But surely the manufacturers are just trying to make a better product with updated technology, right? Of course they don’t want the electronics to fail…there’s just no way to increase the life of a computer. Or is there?
Given the heat sensitive nature of circuit boards and electronics, the wise design decision would be to keep the most sensitive electronics well away and insulated from the hottest spots on the oven. Most engineers would figure this out, especially since older designs clearly took this into account.
However, where is the main circuit board (the one that will cost you several hundred dollars to replace) located on almost all new models? Right next to the oven vent, in probably the worst most exposed location available! A great example of crap design. It almost makes you think that a decision was explicitly made to design the appliance for a limited life…or is that a little harsh?
Crap Design in Your Washing Machine
Let’s move on to your washing machine. Many new washers, like ovens, come loaded with lots of high-tech electronic features like programmable cycles and resource monitoring. As we already covered this pretty well in the “ovens” section, most of these new electronic features complicate the design and offer plenty of new failure modes for the machine. This is the case with pretty much all appliances.
However, washing machines often have some unique crap design features of their own. The most common is the front-loading washer. Many newer energy efficient washers load from the front instead of the top, which allows you to stack them to save space. However, the downside is that front-loading washers are prone to mold and mildew, often causing problems with odors that are nearly impossible to fix.
In a traditional top-loading washer, moist air from the wash cycle naturally rises out of the machine, ventilating and drying the inside. In the front-loaders, there is nowhere for the damp air to go. It gets trapped in the washer and becomes a breeding ground for smelly mildew and mold. So much for progress!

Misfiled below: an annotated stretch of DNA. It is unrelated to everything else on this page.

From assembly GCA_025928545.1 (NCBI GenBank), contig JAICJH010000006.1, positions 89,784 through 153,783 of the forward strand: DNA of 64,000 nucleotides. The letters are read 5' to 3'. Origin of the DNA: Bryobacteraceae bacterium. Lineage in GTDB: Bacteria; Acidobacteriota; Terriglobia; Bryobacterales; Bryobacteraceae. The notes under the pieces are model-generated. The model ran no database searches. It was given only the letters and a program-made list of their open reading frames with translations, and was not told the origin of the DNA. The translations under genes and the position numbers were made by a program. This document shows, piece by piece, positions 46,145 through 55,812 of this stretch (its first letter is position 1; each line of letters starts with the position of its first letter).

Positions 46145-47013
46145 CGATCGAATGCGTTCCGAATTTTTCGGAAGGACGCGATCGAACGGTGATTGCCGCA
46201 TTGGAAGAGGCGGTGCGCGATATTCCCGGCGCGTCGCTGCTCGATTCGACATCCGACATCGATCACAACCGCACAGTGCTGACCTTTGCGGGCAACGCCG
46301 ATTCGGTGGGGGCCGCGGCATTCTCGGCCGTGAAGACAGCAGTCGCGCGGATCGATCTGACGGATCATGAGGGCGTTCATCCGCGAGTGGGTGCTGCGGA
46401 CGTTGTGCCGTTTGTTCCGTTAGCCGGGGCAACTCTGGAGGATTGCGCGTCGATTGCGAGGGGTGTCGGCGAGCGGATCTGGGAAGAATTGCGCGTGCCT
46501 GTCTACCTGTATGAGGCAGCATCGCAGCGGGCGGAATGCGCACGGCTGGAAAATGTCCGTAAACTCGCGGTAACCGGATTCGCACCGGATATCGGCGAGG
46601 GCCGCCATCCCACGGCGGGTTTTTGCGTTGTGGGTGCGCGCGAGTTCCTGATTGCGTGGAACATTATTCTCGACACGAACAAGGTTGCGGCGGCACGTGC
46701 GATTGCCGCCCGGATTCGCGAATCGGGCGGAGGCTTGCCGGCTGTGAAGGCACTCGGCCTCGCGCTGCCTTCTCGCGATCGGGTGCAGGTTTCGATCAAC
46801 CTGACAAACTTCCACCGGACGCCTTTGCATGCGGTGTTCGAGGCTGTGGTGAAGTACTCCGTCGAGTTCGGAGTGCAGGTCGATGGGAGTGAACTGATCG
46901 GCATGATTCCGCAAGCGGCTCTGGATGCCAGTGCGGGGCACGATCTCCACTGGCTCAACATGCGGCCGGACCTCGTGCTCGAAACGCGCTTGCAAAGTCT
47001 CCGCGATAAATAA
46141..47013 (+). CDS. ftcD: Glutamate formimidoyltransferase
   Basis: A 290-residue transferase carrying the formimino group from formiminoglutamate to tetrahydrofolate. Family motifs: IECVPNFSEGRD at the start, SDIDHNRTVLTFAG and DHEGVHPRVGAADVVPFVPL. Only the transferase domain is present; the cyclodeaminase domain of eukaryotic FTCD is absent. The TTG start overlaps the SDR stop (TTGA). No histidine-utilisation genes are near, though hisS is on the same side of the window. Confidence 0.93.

Some new front-loaders now require special cleaning products or offer self-cleaning cycles that purge the damp air, adding further complications and extra features just to create a band-aid fix for a crap design.
A final problem that I see with almost all modern washing machines is the problem of confusing buttons. Basic UX design principles indicate that the interface should be designed with the user in mind. In the case of a washing machine one would think that the user should be able to figure out how to use the product without referring to a manual (or online forums), but a button array like the one below is extremely common:
Can you tell what each of these buttons represents? And how many of these are really necessary to wash your clothes? It almost seems like this was designed to give the impression of “high-tech”, even though most users will likely not use many of these features. I wonder what these extra features add to the price (and to the estimated life of the product)? It is yet another example of a crap design.
The Future of Household Appliances – Useful Tech or Gimmicky Crap
Can you think of any other household appliances that suffer from crap design? If you’ve fitted out your kitchen in the last ten years, my guess is you can.
But is this the future – gimmicky gadgets designed to fail? Or will the engineers and designers of household appliances return to their roots and make well-designed, long-lasting products that help streamline our daily tasks. Only time will tell…